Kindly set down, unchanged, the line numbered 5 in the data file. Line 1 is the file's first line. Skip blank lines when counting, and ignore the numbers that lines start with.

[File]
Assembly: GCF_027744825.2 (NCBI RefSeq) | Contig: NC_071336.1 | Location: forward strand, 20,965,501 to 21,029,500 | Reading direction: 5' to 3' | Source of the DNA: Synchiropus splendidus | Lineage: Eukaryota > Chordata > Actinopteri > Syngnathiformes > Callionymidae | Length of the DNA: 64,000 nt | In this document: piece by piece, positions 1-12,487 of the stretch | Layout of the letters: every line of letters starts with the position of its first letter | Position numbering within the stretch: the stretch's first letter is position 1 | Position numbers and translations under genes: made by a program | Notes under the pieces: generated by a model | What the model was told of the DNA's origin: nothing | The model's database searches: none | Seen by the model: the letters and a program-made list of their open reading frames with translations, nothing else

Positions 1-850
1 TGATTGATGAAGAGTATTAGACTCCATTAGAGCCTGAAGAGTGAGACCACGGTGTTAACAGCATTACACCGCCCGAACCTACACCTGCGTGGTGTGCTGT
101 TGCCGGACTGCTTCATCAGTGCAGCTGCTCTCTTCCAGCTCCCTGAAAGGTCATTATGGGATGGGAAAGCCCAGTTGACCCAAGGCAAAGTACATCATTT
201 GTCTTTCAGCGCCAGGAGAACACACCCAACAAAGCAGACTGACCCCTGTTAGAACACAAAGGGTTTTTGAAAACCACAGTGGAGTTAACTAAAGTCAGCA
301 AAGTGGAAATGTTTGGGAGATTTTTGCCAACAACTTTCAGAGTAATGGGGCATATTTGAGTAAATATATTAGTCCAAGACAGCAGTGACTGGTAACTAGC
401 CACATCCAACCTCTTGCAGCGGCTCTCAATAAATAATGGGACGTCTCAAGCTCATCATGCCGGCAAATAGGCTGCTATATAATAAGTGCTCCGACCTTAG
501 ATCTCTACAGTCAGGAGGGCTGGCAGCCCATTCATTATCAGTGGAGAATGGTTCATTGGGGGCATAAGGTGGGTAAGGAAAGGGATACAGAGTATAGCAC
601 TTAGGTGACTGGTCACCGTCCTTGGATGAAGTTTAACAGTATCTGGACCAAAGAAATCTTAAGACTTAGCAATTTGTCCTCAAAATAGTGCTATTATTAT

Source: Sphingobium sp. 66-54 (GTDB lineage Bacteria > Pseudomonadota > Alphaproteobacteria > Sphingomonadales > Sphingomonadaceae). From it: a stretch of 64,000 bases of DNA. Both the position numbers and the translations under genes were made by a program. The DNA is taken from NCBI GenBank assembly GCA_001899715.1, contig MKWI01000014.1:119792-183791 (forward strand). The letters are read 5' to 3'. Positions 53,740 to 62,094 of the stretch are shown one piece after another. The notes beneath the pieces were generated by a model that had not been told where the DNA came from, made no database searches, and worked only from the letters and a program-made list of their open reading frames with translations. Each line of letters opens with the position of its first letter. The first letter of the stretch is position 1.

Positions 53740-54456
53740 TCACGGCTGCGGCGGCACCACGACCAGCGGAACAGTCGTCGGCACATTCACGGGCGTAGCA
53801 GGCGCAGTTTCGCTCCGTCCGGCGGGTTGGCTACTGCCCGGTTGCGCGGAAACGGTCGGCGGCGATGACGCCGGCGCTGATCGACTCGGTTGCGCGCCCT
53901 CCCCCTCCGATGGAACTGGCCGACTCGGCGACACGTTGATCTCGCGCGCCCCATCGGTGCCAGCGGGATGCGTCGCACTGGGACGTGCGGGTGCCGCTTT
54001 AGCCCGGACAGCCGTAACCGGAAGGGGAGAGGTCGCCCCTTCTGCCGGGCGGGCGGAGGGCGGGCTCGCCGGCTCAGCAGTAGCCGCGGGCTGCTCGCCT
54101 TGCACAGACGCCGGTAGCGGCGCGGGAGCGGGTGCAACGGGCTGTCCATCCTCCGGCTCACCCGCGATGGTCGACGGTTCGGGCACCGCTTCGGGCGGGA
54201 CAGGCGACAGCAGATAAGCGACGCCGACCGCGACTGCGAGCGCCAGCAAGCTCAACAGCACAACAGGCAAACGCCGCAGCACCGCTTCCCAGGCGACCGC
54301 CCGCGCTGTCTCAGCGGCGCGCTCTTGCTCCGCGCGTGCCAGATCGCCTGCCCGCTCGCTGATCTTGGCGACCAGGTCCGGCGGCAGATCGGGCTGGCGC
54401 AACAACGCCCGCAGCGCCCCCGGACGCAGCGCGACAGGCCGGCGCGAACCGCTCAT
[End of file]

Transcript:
201 GTCTTTCAGCGCCAGGAGAACACACCCAACAAAGCAGACTGACCCCTGTTAGAACACAAAGGGTTTTTGAAAACCACAGTGGAGTTAACTAAAGTCAGCA